The kingdom’s second-biggest college gadget on Tuesday sent a message to President-select Donald Trump: Los Angeles’ public Colleges will continue to be “safe zones” for college students in the U.S. Illegally.

The la Board of training voted to approve a resolution reaffirming L.A. Unified’s modern coverage, which directs school workforce individuals no longer to permit federal Immigration and Customs Enforcement dealers onto faculty campuses until their visit has been approved via the superintendent and the district’s lawyers. Board contributors also seconded a policy that protects the immigration information and identities of college students, family contributors and faculty body of workers.

Board participants additionally agreed to write a joint letter to Trump “declaring the American ideals which can be celebrated in L.  A..”
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within the beyond, those regulations were in large part symbolic — ICE considers Faculties and church buildings to be “sensitive” locations and does now not perform raids in Faculties, according to the corporation.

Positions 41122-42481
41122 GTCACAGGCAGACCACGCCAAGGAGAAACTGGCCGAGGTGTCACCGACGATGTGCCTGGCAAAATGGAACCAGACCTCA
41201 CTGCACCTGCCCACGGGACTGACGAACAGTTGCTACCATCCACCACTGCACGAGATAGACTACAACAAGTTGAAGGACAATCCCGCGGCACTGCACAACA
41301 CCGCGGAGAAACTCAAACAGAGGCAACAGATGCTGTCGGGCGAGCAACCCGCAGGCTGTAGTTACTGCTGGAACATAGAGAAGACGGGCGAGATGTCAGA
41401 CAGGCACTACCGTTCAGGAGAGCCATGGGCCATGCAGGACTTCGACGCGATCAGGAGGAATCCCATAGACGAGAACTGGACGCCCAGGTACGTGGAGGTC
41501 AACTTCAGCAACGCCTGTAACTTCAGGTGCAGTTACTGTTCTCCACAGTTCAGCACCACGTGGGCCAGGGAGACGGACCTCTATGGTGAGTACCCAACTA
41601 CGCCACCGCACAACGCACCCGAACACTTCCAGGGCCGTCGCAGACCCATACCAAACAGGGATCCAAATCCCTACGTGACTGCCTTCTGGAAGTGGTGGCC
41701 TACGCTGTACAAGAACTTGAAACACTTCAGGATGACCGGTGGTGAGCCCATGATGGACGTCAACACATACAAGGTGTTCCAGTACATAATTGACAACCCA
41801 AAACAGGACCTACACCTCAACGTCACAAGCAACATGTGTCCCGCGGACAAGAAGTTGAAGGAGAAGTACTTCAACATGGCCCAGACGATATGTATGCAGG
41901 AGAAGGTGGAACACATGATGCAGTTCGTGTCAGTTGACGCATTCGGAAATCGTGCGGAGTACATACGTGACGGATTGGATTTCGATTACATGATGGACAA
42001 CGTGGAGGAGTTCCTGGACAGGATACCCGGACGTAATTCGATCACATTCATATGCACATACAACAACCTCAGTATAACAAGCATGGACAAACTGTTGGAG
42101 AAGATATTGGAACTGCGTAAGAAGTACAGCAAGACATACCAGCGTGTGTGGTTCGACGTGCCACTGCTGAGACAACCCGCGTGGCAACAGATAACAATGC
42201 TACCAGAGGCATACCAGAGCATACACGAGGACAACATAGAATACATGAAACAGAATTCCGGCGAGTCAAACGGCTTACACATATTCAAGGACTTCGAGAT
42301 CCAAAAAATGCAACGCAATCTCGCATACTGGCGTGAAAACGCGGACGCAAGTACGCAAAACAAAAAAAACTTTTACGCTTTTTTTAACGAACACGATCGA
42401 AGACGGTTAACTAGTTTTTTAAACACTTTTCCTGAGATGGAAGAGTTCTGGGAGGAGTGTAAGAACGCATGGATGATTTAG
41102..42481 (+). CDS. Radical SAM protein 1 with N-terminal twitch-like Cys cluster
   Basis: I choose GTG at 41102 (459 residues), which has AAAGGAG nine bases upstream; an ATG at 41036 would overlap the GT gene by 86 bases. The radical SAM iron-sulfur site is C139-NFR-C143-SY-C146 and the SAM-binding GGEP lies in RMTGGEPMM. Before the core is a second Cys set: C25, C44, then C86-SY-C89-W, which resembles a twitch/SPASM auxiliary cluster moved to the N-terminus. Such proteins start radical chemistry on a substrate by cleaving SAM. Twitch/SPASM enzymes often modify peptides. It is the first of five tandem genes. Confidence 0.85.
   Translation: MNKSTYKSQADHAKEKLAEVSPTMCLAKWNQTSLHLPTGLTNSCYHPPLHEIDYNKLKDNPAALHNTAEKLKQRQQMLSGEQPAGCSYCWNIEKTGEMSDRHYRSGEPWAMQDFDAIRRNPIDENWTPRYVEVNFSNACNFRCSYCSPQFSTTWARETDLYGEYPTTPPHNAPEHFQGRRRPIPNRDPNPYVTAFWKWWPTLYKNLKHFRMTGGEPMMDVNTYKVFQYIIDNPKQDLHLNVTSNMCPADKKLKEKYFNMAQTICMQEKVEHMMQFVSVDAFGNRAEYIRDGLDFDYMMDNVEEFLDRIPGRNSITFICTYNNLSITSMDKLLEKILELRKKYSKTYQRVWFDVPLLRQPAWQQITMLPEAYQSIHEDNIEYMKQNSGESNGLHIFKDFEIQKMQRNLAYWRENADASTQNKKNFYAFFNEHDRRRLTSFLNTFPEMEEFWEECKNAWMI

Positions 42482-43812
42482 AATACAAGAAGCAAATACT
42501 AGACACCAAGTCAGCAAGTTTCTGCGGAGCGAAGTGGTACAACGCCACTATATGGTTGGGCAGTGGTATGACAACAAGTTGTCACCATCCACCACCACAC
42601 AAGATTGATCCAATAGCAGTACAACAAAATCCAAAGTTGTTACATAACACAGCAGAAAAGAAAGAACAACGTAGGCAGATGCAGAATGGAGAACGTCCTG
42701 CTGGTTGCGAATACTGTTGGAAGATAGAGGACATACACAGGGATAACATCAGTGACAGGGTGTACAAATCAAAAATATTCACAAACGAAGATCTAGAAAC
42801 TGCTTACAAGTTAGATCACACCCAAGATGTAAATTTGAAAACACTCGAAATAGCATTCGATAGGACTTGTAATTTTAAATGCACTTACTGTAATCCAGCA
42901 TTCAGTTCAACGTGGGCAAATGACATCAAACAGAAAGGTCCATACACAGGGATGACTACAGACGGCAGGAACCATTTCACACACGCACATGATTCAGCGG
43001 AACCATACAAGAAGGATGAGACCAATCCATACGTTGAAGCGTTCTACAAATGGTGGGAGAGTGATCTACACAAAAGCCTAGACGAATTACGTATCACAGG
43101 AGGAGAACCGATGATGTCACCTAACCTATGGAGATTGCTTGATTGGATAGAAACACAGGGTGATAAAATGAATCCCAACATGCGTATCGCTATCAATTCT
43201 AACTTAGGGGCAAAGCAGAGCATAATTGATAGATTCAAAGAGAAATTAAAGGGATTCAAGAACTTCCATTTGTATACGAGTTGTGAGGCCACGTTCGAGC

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The board’s vote changed into a right away reaction to Trump’s election and the possibility that protections for unlawful immigrants installed place below President Obama could be removed.

During his marketing campaign, Trump vowed to deport millions of immigrants, a promise he has reiterated seeing that his election, saying he could do away with 2 million to three million immigrants who’ve devoted crimes. He has additionally adverse Obama’s Deferred Action for Early life Arrivals program, better referred to as DACA, which supplied work allows and deportation reprieves to those who were delivered to the U.S. As children and stayed illegally.

At their meeting on Tuesday, some L.A. college board individuals described Trump’s election as a nightmare from which they couldn’t pretty wake. Others commented on the waves of worry his comments have despatched via Colleges in immigrant communities.

“On Wednesday morning, I assume it’s secure to say that the superintendent and I, listening to kids, heard things that shook us deeply,” stated board President Steve Zimmer.